Along with other Overseas Territories and Crown Dependencies, Gibraltar has been invited to lay a wreath at the UK’s National Service of Remembrance at the Cenotaph in Whitehall on Sunday. This is a change in policy as, in previous years, the Foreign Secretary would lay a wreath on behalf of the UK Overseas Territories. The Overseas Territories Representatives will form up, in alphabetical order of Territory, behind the Prime Minister and Leader of the Opposition.
Gibraltar’s wreath, to be laid by Dominique Searle MBE, Gibraltar’s Representative to the United Kingdom, will recognise the many lives lost by Gibraltarians in the service of the Crown, particularly in the two World Wars.
In both wars, Gibraltar was of supreme importance due to its strategic location at the entrance to the Mediterranean. Gibraltar harbour was a vital base for both the Royal Navy and that of the United States and was a forming-up point for convoys of merchant ships which made their hazardous way across the Atlantic carrying food, ammunition, and military hardware. As well as its strategic location, Gibraltar provided a strongly defended harbour from which naval ships could operate in both the Atlantic and the Mediterranean.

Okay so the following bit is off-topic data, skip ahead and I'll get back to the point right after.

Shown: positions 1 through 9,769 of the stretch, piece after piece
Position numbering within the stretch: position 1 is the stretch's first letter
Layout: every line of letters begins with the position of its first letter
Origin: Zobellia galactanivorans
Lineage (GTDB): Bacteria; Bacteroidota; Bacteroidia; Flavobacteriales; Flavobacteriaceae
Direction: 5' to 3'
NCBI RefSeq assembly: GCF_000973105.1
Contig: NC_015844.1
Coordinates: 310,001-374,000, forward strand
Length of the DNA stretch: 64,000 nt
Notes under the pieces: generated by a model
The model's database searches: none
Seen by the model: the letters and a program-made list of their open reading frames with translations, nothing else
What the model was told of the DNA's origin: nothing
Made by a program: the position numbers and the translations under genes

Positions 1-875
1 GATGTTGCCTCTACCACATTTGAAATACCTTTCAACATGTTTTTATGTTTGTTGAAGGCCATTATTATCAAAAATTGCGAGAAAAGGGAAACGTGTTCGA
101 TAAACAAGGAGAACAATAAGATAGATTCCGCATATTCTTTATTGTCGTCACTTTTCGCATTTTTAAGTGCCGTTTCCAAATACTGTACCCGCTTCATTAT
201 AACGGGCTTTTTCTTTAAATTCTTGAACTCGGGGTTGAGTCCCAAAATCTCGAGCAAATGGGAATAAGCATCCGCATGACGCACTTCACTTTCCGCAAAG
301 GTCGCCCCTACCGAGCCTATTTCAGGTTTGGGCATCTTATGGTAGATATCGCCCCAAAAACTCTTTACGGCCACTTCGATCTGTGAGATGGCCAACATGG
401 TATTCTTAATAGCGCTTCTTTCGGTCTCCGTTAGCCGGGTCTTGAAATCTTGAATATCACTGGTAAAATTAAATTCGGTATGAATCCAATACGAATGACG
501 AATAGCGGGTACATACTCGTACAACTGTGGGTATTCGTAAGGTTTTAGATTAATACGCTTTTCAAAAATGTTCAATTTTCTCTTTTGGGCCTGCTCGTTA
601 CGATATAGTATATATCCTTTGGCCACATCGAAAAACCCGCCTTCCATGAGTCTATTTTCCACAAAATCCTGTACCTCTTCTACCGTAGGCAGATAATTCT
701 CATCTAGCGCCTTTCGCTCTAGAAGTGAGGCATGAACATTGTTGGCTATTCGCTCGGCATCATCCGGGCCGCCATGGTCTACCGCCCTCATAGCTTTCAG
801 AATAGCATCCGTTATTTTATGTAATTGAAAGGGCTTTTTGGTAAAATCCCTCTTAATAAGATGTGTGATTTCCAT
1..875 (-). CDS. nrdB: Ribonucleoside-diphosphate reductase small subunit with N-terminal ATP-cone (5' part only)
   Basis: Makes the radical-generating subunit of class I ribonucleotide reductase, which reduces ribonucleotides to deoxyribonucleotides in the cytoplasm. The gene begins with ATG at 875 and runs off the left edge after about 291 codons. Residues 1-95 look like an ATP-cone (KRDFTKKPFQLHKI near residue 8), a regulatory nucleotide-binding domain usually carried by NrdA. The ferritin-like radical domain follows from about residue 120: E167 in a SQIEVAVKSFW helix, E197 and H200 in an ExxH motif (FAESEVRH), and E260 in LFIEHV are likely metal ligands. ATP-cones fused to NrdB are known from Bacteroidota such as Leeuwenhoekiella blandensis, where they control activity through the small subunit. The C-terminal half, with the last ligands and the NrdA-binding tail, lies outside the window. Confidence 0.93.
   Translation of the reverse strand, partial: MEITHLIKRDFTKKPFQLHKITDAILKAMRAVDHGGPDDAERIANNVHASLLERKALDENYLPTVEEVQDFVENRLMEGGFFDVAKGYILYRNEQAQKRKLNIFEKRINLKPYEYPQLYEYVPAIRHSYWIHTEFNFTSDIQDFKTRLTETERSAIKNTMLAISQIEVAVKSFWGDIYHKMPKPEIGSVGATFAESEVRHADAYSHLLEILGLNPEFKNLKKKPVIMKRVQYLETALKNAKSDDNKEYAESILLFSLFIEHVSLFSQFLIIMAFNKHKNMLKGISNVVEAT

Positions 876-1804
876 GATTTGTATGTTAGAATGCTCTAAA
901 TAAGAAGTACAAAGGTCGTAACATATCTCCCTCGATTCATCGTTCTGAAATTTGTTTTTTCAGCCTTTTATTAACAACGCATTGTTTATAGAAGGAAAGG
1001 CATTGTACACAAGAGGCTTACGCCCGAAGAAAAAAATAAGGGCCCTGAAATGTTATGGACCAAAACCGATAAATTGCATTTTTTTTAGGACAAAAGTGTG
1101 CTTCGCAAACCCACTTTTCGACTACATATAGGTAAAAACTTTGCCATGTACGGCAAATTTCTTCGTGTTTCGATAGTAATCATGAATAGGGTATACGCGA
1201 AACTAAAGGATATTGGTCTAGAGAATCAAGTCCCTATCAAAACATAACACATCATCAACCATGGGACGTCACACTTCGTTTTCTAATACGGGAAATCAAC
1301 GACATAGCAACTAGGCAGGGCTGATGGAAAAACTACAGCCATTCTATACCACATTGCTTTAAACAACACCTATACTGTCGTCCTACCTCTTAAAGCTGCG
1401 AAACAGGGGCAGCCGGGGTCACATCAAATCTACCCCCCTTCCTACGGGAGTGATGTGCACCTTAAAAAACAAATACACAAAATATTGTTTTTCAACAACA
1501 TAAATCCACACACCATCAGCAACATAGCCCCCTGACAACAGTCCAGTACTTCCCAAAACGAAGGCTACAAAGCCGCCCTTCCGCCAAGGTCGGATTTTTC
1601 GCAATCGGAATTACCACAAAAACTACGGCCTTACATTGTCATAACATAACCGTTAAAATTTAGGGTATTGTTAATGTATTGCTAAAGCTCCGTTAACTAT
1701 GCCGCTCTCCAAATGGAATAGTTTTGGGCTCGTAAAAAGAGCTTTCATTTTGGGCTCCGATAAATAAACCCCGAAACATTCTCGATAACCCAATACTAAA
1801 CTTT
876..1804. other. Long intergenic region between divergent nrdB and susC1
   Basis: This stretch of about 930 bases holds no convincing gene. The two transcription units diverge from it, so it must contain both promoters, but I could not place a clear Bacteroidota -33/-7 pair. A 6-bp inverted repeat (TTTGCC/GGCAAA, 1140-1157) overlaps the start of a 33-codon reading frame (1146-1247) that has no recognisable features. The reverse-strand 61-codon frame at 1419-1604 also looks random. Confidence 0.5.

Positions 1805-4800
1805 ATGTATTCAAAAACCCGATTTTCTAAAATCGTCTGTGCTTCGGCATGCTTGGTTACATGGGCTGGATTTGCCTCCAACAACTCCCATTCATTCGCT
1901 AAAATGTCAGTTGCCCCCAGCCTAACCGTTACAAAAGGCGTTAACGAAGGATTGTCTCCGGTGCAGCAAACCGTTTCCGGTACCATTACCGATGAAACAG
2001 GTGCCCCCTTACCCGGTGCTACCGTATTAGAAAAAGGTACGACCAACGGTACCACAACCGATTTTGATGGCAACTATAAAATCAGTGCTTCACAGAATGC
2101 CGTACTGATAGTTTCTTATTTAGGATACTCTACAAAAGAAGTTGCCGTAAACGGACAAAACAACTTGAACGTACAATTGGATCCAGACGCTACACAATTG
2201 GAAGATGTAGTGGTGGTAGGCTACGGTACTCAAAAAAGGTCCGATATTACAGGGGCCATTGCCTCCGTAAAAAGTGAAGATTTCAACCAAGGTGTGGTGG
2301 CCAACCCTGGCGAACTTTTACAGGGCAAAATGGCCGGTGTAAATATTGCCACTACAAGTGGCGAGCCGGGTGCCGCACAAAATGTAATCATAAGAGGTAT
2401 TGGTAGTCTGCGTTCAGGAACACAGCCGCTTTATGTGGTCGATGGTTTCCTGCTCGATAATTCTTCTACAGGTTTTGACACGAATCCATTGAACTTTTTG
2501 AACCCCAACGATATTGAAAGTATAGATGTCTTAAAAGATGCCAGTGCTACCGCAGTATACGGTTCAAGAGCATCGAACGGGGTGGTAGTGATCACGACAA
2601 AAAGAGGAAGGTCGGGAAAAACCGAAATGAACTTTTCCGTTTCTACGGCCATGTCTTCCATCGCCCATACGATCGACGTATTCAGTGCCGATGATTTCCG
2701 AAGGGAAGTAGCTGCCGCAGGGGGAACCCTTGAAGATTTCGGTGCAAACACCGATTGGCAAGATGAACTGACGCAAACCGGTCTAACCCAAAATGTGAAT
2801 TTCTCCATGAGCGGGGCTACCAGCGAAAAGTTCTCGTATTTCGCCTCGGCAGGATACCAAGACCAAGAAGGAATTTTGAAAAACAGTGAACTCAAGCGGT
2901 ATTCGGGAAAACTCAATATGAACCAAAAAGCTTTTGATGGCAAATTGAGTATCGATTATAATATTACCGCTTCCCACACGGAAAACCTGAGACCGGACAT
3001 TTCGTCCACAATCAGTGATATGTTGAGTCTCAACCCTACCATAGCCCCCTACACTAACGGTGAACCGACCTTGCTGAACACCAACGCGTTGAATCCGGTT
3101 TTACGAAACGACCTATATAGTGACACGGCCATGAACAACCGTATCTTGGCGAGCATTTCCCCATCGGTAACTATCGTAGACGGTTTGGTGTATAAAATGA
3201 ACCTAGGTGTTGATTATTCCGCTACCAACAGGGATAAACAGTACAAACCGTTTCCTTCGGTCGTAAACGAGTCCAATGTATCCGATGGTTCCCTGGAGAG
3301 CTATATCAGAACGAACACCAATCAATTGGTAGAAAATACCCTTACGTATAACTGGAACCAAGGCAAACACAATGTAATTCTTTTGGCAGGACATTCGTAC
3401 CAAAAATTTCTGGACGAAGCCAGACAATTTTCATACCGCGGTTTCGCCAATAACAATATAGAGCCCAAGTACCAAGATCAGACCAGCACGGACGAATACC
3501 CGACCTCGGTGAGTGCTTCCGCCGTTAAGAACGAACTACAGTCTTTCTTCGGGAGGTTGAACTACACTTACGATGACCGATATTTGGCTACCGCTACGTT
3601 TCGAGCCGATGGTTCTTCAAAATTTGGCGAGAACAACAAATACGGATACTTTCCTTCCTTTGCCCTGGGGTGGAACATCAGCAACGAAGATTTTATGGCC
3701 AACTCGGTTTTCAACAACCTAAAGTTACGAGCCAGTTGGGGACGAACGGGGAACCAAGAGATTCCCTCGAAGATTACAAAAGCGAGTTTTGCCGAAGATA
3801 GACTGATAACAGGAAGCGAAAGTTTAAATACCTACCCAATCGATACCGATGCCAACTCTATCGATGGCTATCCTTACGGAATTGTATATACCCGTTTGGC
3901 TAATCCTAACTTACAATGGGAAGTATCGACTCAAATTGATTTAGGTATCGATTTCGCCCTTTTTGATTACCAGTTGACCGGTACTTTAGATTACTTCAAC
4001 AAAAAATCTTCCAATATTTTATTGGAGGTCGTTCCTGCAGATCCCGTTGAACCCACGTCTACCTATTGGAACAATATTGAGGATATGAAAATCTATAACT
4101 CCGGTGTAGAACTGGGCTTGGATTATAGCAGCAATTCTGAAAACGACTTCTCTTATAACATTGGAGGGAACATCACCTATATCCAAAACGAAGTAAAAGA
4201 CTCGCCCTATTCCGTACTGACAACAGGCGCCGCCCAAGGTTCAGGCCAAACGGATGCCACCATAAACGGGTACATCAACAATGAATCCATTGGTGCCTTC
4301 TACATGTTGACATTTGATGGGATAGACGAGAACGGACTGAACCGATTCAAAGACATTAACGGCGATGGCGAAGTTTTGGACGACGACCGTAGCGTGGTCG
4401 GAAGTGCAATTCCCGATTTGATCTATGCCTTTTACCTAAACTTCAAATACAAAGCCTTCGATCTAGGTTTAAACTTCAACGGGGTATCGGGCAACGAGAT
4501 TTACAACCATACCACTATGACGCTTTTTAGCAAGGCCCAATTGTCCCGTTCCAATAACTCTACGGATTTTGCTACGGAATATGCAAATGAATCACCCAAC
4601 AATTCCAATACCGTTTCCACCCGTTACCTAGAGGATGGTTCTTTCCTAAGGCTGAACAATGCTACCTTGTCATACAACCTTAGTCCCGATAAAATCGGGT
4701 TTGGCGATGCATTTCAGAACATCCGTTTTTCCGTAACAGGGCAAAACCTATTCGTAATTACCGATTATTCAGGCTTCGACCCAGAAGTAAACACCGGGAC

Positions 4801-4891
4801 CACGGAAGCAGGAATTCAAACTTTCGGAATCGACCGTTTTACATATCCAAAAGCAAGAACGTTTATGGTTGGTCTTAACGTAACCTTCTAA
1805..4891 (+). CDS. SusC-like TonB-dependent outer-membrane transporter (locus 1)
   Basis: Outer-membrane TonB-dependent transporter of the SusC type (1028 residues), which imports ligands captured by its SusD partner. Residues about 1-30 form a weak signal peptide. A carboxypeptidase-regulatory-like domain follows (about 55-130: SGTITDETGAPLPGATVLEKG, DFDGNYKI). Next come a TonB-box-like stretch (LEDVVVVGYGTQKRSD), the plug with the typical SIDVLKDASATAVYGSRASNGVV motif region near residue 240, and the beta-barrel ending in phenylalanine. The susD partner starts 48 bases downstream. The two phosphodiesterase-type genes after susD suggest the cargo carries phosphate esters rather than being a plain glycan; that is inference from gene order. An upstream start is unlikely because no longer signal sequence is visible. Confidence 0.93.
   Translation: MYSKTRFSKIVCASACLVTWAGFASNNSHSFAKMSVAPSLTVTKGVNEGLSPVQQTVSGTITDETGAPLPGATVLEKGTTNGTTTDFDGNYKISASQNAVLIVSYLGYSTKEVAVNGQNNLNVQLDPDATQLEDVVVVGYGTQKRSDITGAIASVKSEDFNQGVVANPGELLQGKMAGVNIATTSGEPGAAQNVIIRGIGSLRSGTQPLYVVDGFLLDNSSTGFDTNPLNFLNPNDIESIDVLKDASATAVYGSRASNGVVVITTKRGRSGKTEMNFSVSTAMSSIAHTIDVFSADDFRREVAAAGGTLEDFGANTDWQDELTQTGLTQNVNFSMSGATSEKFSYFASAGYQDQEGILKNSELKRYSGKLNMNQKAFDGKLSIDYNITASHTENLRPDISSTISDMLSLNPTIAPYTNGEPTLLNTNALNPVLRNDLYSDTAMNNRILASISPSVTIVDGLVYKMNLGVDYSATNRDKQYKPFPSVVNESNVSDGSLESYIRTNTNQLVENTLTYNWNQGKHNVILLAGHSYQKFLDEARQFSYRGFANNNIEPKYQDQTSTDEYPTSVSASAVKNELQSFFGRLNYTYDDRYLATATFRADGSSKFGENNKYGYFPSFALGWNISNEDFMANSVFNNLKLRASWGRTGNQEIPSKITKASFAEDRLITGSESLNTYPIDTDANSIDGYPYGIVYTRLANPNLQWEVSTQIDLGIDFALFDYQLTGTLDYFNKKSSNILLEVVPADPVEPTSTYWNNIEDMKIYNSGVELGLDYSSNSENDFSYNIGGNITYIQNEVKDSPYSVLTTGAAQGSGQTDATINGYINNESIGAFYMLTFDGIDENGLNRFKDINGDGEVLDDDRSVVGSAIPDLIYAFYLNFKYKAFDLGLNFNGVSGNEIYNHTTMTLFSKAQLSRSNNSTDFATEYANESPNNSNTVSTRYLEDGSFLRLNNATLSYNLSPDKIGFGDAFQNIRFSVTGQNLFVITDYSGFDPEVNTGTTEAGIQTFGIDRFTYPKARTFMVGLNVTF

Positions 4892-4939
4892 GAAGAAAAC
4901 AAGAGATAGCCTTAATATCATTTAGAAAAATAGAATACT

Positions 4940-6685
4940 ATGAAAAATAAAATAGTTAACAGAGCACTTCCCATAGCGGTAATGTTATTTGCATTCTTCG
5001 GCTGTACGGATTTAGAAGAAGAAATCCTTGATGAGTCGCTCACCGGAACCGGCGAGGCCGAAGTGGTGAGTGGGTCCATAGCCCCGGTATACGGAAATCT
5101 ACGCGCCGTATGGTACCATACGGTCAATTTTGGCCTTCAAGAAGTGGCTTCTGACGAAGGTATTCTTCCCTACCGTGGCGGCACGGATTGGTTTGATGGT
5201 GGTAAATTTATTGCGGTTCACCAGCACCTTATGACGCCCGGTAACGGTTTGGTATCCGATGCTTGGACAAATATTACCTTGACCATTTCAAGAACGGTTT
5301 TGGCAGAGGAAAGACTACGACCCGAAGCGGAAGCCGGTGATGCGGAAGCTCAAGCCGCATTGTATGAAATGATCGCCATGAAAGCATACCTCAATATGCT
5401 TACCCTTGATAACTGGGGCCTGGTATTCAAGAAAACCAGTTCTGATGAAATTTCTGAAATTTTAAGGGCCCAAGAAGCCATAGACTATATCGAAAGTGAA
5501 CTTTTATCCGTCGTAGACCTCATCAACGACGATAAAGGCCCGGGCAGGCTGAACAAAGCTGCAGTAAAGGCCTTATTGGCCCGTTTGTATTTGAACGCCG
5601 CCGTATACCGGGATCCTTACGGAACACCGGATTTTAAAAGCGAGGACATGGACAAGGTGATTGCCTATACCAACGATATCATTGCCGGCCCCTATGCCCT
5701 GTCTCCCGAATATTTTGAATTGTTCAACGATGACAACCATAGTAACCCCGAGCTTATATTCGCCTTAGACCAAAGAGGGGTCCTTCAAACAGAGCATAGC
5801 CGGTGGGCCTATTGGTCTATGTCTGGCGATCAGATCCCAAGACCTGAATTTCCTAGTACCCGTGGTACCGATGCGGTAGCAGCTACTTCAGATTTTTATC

During World War 2, preparations were made to defend the territory against a possible Axis attack. Inside the Rock itself, miles of tunnels were excavated. Masses of rock were blasted out to build an “underground city”. In man-made caverns, barracks, offices, and a fully equipped hospital were constructed, complete with an operating theatre and X-ray equipment. The excavated rock was then used to build a new runway from which RAF aircraft could operate. Meanwhile, most of Gibraltar’s women and children were compulsorily evacuated to UK, Morocco, or Jamaica.
Operation Torch, the Allied invasion of French North Africa in November 1942, was coordinated from the “Rock”. In command was General Dwight D. Eisenhower, who established his headquarters in Gibraltar during the planning phases of the operation. Following the successful completion of the North African campaign and the surrender of Italy in 1943, Gibraltar’s role shifted from a forward operating base to a rear-area supply position. The harbour continued to operate dry docks and supply depots for the convoy routes through the Mediterranean until V-E Day in 1945.
In total, several hundred Gibraltarians lost their lives during the two World Wars, along with many hundreds more Allied soldiers, sailors and airmen who were based in Gibraltar or who died at sea or in the skies above the Rock. It is these lives that will be remembered on Sunday and again at the eleventh minute of the eleventh hour on the eleventh day on November.